Saturday, March 03, 2018

The Compulsive Need for Waitrose

I do love the drama that snow brings. We're perched on the highest point of the Chilterns (200m/650 ft above sea level). Actually, I just looked that up and the highest point is Haddington Hill/Wendover Hill, just to the east of us, at 267m. This is a small group of villages, the hilltop villages, all linked by an email grapevine, where people share questions, concerns, warnings, and, no doubt, gossip. The condition of the roads is a hot topic, and the police have sent out an advisory for us not to drive
"People are still trying to go to Waitrose in Berkhamsted and the small hill on St.John Wells Lane is very dangerous at the moment, so I would avoid at all costs." (actual note from Hertfordshire Constabulary) 
That's where we live, a community where people pay attention to the first butterflies of spring, ask for advice on chiropractors, post warning of white vans with "foreign-looking" men inside it, and are compelled to reach Waitrose, whatever the weather.

There's nothing not to like. It's hard to get used to the subtle, small-minded racism that comes with living in a remote village after living in a proper, multi-cultural city. But then I am reminded that we are only 30 minutes by train to London, one of the biggest and most racially diverse cities in the world. It is amusing more than offensive. Most of it is pure ignorance. But it is jarring nonetheless.

This isn't a hip village, but it is inhabited by kind people who look out for each other, people who offer to bring meals to old folk who can't get out in the snow, people who knock on your door to tell you they found a ten pound note outside your gate and is it yours, people who bring in your rubbish bins and recycling boxes if you've left them out too long. Indeed, people who stop and ask how you are and how you are settling in.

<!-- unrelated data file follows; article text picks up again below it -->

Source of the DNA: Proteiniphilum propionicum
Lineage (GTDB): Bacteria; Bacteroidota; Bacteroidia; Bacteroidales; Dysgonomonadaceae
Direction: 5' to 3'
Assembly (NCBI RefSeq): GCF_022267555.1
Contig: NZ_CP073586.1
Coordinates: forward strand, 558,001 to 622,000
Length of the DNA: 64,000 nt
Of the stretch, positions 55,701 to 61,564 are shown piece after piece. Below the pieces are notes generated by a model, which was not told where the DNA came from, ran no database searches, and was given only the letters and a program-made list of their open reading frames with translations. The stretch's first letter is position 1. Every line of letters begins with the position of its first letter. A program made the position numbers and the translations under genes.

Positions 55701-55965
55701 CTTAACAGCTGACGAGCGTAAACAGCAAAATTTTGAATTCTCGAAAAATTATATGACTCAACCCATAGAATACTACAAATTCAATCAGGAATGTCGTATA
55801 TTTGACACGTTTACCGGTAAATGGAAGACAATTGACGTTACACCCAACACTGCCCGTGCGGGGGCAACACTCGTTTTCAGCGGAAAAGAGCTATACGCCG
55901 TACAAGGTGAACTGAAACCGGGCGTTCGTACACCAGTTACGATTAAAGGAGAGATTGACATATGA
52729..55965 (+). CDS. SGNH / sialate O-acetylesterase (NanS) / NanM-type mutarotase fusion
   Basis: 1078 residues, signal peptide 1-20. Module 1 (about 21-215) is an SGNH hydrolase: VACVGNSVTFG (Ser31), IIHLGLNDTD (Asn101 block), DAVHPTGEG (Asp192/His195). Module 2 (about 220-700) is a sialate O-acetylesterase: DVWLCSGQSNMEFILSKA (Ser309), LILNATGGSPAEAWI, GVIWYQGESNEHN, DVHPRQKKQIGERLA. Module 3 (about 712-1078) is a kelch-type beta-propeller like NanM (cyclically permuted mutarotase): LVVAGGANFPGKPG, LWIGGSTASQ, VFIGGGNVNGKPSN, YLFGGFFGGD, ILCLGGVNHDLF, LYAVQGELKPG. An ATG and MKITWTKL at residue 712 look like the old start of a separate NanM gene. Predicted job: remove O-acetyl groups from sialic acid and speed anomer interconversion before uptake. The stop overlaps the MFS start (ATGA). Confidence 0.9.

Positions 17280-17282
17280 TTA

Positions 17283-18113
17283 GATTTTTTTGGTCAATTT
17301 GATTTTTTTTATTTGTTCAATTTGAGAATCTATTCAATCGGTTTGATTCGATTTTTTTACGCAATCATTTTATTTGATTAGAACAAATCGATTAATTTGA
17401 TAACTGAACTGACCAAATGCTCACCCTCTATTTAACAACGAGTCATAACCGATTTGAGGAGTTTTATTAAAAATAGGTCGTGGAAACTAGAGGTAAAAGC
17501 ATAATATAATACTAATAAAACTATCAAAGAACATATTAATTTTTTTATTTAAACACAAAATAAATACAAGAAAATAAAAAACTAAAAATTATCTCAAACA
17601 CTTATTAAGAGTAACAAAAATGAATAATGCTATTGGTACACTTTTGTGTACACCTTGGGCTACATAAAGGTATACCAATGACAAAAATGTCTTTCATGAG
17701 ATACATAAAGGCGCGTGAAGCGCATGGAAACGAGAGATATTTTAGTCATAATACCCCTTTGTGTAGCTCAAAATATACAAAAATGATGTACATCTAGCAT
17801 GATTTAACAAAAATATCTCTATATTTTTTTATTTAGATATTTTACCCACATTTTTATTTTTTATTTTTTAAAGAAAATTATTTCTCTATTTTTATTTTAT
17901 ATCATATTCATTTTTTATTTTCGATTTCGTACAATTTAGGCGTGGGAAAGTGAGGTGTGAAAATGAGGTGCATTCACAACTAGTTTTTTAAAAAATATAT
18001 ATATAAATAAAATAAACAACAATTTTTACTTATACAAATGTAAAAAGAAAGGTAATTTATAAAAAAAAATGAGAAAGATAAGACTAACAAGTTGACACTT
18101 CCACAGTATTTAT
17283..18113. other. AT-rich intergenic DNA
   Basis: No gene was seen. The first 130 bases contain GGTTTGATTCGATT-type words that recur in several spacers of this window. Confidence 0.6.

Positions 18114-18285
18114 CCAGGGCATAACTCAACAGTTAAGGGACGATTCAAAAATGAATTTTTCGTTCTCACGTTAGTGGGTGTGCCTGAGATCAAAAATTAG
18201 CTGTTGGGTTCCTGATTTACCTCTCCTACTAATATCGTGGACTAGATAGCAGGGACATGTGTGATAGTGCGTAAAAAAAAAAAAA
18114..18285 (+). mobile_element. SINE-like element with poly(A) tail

But the snow brings its own set of conundrums. How are the roads? Does anyone have a 4X4 to get to Tring Station? Does anyone have the number of an emergency plumber? The email is a cacophony of questions. I discover that rural Buckinghamshire hasn't had snow like this for four years, that there is nothing to do with horses but to put them out in the field for a stretch and keep them inside with plenty of hay (not much fun for a thoroughbred ex-racehorse to live without proper exercise for nearly a week), that most people don't fuss too much, and that wine, it seems, gets you through most things.

Charlie has bronchitis but is pretending he doesn't. I've brought him soup, clear liquids, paracetamol, guaifenesin,  and "It's the End of the F***ing World." He's listening to a Spurs match on the radio, so all is well (I can imagine the little smile on his face). I'm left to walk the dogs alone, which I like, because it's the time that I think the most clearly. All through the snow-covered trees I'm singing "Deep in the Hundred Acre Wood" in my head. You know, the one with the enchanted neighborhood where Christopher Robin plays. It's so, so quiet. And all the animals, even the crows and pigeons, are hiding. The only sound is that of Thistle breathing (she's a Frenchie, and she has a short nose, so give her a break) and the crunch of the snow underfoot. It's the time when I furiously keep voice messages to myself filled with Brilliant Ideas. Of course none of them link up, but I am hoping one day they will all make sense in some kind of elaborate Grand Plan. I'm still dreaming of levitating. I'm wondering if it has something to do with the Full Moon. Apparently, my friends Maria McKee tells me on Instagram, that people, especially empaths, are experiencing An Awakening. I'm not sure if I'm an empath, but I'm not sure if I'm not either. I certainly believe I feel Too Much and especially wondering in the woods.

There's a village on the way to Stansted called Smug Oaks. Charlie says this is where I should live.

My mother tells me that this snow is perfect for cross country skiing, and she says this with a sense of longing. Her mother died at her age (82) but when she was 80 she was still going up into the mountains with her friends and skiing from cabin to cabin. I know that she wishes she could do the same. Actually, we all do. I'd like to be channelling my mormor right now.

1 comment:

Lou said...

I love everything about this post - the village life, the Waitrose-as-part-of-national-consciousness, the walking and thinking, and finally the Scandinavian purity of wanting to cross-country ski in your 80's. I sometimes need to be reminded of the beauty of Britain, especially rural Britain, and your viewpoint often gives me that. You need to leave to come back to appreciate? From one rural idyll to another I shout 'hello!' Lou x